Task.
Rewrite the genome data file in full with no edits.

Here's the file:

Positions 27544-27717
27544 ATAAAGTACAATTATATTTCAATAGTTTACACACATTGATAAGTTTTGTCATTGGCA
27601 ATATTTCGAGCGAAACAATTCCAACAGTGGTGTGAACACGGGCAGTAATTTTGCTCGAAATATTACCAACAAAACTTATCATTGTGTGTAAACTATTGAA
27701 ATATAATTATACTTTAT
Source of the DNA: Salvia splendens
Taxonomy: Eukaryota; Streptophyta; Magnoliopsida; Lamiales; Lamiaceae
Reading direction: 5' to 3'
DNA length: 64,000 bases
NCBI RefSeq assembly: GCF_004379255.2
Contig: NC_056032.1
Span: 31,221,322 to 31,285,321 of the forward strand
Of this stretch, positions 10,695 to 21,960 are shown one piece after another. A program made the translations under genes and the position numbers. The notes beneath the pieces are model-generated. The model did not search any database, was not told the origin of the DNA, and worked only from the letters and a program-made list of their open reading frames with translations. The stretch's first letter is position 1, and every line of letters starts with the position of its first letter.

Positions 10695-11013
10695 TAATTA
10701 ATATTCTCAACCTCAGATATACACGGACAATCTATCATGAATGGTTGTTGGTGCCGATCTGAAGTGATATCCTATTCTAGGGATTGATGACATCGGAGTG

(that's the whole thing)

Positions 27544-27717
27544 ATAAAGTACAATTATATTTCAATAGTTTACACACATTGATAAGTTTTGTCATTGGCA
27601 ATATTTCGAGCGAAACAATTCCAACAGTGGTGTGAACACGGGCAGTAATTTTGCTCGAAATATTACCAACAAAACTTATCATTGTGTGTAAACTATTGAA
27701 ATATAATTATACTTTAT
Source of the DNA: Salvia splendens
Taxonomy: Eukaryota; Streptophyta; Magnoliopsida; Lamiales; Lamiaceae
Reading direction: 5' to 3'
DNA length: 64,000 bases
NCBI RefSeq assembly: GCF_004379255.2
Contig: NC_056032.1
Span: 31,221,322 to 31,285,321 of the forward strand
Of this stretch, positions 10,695 to 21,960 are shown one piece after another. A program made the translations under genes and the position numbers. The notes beneath the pieces are model-generated. The model did not search any database, was not told the origin of the DNA, and worked only from the letters and a program-made list of their open reading frames with translations. The stretch's first letter is position 1, and every line of letters starts with the position of its first letter.

Positions 10695-11013
10695 TAATTA
10701 ATATTCTCAACCTCAGATATACACGGACAATCTATCATGAATGGTTGTTGGTGCCGATCTGAAGTGATATCCTATTCTAGGGATTGATGACATCGGAGTG